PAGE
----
What is the Party's attitude toward love and marriage in 1984?
Love and marriage are extremely important to the Party, in a negative sense. In other words, they see love and the sort of marriage based on love as inherently subversive forces and attempt to regulate them and suppress them. They want the full force of people's emotions directed in ways that directly benefit the Party, first as love for Big Brother and second as rage and hatred directed against opponents of the Party. As O'Brien says:
There is no loyalty but loyalty to the Party. There is no love except love of Big Brother. All competing pleasures we will destroy.
Thus the Party destroys the family, trying to ensure that parents and children have no affection for each other and forbids sex for any purpose but procreation. O'Brien even lets slip that they are working on a way to prevent people from experiencing orgasms, as that sort of intense physical pleasure might be something people would strive for in a way that would interfere with single-minded loyalty to the Party. Winston's affair with Julia is thus viewed as treasonous and subversive.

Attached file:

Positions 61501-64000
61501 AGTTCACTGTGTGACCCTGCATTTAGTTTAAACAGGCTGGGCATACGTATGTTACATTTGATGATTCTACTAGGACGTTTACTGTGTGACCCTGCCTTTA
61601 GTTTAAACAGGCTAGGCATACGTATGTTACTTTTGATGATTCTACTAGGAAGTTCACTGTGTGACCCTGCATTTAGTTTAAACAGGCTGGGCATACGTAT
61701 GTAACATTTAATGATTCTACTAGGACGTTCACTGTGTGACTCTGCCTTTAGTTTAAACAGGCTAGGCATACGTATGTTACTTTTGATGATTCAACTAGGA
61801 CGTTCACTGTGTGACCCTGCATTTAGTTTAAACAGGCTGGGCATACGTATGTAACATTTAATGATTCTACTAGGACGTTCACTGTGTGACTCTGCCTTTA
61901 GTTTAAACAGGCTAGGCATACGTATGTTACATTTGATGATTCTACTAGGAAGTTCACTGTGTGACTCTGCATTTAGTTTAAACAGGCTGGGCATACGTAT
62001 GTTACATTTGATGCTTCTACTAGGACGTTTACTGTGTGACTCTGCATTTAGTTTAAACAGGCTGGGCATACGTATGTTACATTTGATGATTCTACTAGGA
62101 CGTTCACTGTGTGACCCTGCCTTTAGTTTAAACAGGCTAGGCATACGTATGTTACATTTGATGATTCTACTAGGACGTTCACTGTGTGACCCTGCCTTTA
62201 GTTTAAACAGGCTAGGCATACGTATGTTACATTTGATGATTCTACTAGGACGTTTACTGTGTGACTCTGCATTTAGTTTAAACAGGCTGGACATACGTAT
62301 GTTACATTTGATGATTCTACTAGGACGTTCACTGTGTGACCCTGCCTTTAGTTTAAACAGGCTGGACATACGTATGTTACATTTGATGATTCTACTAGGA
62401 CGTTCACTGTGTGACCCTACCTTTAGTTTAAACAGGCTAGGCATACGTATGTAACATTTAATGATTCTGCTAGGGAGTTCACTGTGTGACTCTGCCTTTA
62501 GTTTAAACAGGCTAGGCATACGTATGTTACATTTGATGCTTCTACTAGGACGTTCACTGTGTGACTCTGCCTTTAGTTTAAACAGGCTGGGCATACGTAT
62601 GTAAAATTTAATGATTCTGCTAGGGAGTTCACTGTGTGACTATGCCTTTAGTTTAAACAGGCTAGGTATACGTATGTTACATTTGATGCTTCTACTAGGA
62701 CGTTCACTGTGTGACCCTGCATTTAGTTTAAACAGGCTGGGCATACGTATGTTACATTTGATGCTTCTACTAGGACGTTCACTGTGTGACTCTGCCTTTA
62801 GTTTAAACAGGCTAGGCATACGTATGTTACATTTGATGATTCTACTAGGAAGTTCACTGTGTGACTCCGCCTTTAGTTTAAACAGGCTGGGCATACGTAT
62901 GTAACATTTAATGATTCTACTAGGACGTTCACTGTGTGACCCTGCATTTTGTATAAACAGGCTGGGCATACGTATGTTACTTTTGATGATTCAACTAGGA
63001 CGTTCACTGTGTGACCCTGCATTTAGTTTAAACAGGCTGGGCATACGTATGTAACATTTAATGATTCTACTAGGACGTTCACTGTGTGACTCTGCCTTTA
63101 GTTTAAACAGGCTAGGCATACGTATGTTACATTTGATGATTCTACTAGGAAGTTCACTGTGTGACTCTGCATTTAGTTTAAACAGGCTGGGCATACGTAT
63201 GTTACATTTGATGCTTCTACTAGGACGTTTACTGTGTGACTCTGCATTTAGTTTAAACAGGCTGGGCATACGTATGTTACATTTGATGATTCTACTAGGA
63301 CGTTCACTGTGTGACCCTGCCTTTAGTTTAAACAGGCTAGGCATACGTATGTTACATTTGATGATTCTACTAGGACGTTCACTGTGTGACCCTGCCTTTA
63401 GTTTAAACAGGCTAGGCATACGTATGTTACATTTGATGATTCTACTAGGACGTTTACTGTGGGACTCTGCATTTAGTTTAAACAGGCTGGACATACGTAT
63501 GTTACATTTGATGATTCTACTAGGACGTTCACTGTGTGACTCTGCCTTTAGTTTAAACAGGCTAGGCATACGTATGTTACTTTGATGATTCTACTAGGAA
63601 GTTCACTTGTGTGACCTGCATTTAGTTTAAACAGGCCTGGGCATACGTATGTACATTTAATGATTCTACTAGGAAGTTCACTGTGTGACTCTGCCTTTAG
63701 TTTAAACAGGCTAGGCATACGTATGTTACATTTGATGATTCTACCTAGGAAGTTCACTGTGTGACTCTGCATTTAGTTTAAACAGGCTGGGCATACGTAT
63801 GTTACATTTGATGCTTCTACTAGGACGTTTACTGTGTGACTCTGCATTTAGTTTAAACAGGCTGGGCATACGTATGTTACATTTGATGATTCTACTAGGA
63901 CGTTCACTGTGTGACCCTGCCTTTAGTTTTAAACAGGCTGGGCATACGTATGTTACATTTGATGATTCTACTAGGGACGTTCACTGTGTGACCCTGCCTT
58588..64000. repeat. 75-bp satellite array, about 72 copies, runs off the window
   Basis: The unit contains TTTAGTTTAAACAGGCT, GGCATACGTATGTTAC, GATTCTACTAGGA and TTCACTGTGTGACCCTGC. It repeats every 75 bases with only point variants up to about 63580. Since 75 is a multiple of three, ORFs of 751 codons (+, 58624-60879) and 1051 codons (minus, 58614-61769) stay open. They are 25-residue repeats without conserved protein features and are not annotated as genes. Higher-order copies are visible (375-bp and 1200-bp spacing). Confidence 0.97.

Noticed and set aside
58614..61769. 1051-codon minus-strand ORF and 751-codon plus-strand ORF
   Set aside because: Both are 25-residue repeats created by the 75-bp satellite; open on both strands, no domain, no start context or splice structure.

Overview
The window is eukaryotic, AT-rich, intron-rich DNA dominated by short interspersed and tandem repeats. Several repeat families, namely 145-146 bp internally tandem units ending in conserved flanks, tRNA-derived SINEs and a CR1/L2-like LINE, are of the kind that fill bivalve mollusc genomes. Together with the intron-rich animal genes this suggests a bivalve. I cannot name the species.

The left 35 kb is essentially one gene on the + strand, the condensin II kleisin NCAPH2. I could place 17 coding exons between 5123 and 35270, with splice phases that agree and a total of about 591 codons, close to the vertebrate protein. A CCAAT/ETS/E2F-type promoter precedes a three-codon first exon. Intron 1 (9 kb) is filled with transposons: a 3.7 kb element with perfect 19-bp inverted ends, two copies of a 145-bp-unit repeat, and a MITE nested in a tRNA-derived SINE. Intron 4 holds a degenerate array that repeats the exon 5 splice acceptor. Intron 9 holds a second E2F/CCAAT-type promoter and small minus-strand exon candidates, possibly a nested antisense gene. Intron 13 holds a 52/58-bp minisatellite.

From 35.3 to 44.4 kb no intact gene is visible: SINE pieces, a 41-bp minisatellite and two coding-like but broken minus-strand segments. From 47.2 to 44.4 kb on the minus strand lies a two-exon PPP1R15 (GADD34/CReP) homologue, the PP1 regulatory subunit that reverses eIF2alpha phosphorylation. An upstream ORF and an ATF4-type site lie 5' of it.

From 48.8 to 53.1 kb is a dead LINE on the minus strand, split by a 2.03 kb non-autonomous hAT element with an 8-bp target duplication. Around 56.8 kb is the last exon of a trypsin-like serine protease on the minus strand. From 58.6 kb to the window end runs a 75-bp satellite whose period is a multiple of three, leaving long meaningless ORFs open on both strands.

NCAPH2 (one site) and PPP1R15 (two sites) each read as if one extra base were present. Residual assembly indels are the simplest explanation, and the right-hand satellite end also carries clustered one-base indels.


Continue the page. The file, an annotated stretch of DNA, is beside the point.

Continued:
The novel 1984, by George Orwell, discusses the relation between the concepts of "Big Brother," Comrads," and the Party. The Party has specific guidelines for all of the people who live within its control. Winston is one of the characters under the control of the Party. In chapter 6 Winston tells us about his interaction with a prostitute. He mentions that he is married but hasn't seen his wife in 11 years. The Party does not encourage marriage except for the purpose of procreation and raising "little comrads." The Party believes that people should devote their whole lives to the Party and its causes.